My races were decent for this time of year, finishing in the top third or quarter of the field both days. Frankly, I was just happy to be skiing!

Here are the full results for the weekend:

Women’s sprint qualifying

Men’s sprint qualifying

Sprint heats

Women & girls 5 k

Men & boys 5 k





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Getting Ready to Race in Silver Star

I am currently vacationing with family and friends at Silver Star Mountain Resort, one of my favourite xc ski destinations. Located  in south-central BC,  the area is usually amazing for early season cross country skiing. The temperature is mild, and there is plenty of snow (it’s snowed over 70 cm since we arrived 6 days ago).

The very best part about Silver Star is that from most accommodations, you can ski from the door, with groomed “skiways” that lead to the major trails! This is our fifth year staying with friends at the Silberne Spitzen house, a beautiful place perfectly equipped for skiers in many ways.

Tracks To House (640x480)Just a few steps from the house to get on the Knoll Ski Way

Along with the adjacent Sovereign Lake network, there are over 100 km of beautiful xc ski trails. And if you can’t get enough skiing in during the day, you can ski on a well lit trail after the sun goes down.

Night Ski (640x480)Part of the night loop

A popular outing is to ski over the mountain to the adjacent Sovereign Lakes Nordic Center, which features long climbs and descents not typical of most ski trails. Most of this on the aptly-named Paradise trail.

Mountain Top Snow (640x398)Heading over the mountain – too much snow for the groomers to keep up!

The racing gets underway this weekend at Sovereign Lakes, with a NorAm competition that includes skate sprints on Saturday and individual start skate races on Sunday.  I’ll be racing a 10km Sunday around a fun 5km loop.

Sovereign Venue (640x480)Sovereign Lake Nordic Race Venue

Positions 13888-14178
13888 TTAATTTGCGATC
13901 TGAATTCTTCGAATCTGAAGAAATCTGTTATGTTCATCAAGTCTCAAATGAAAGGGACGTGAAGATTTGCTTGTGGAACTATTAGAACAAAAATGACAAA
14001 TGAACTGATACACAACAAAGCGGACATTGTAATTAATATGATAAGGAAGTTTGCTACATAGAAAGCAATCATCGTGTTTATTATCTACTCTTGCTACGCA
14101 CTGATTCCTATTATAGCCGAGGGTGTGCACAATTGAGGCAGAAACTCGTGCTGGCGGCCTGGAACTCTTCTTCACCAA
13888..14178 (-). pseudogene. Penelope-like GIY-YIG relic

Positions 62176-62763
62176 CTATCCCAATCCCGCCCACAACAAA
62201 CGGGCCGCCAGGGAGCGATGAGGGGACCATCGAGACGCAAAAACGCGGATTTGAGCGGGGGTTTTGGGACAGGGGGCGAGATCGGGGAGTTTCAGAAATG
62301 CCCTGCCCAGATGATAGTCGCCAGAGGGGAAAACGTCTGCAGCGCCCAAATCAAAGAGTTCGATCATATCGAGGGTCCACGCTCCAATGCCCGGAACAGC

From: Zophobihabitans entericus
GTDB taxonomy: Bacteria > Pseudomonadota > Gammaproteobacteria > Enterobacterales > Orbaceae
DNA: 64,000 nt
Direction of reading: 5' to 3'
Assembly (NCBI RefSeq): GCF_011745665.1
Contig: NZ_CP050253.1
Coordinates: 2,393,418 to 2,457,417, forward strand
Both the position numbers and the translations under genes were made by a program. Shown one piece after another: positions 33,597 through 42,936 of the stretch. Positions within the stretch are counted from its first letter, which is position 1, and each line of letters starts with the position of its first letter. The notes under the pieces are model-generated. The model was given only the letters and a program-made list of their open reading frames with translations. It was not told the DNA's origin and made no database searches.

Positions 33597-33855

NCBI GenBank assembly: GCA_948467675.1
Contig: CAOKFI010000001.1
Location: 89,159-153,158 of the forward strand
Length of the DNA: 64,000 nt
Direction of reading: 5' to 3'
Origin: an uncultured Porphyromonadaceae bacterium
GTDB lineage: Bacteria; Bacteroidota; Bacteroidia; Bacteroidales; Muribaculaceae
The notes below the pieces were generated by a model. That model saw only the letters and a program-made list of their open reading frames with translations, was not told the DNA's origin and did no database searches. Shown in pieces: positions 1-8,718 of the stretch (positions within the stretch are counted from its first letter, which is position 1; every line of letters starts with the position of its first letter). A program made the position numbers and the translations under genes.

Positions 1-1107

Yukon Team (640x480)

And after the race it’s back to Ottawa, which will be quite the contrast!


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What Foods Are Good Sources of Protein?

Protein is essential for life and an important part of every cell in our bodies. The building blocks of protein, amino acids, are needed to repair cells, build and repair muscles, and to make hormones, enzymes, and antibodies. Protein can also influence our immune function and metabolism.

THIS CHART gives you an idea of how much protein you’ll find in a variety of foods.

How Much Protein Sm

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How Much Protein Do You Need?

The amount of protein that you need depends on your age, weight, and how active you are.  The Recommended Dietary Allowance for protein is 0.8 grams per kilogram per day (or 0.36 g per pound) for adults; children need more because they are still growing. This works out to about 45 g/day for a 125-lb (57 kg) adult, 55 g for a 150-lb (68 kg) adult, and 65 g for a 180-lb (82 kg) adult.

But new research is showing that this estimate might be on the low side, particularly for certain groups of people (athletes, older individuals).

THIS CHART shows suggested daily protein intakes based on your activity level.

Daily Protein Requirments 28Oct2015

Does it Matter When I Eat Protein?

smoothie cover higher textYes. Your body can only store and use a small amount of protein at a time, so when you eat protein influences how your body uses it.

Most people tend to consume enough protein, but the way it’s typically distributed throughout the day isn’t optimal for muscle building or repair.

Your body needs about 20 to 30 grams at a time for muscle building processes: most people don’t consume this amount in the morning, but eat two to three times the amount they need at dinner.

Eating large amounts of protein at one sitting doesn’t help muscles, as it’s not “saved for later” like carbohydrates or fat are, but used for energy or stored as fat. So, although someone could be getting the amount of protein they need in a day, because it’s not properly distributed, they aren’t getting what their body needs.

Build a Better Breakfast

Breakfast is likely the meal where you are falling short, so consider adding Greek yogurt, eggs, cottage cheese, or other high-protein foods to meet your protein needs. Or try this nutritious breakfast, one of my favourites!

READ  6 Healthy Morning Meals: The Science Behind Breakfast

More Information on Protein Intake

This article provided a brief overview, but for more information on optimal protein intake, best ways to meet your protein requirements, what a day’s worth of protein looks like, protein distribution, and protein supplements, read this article.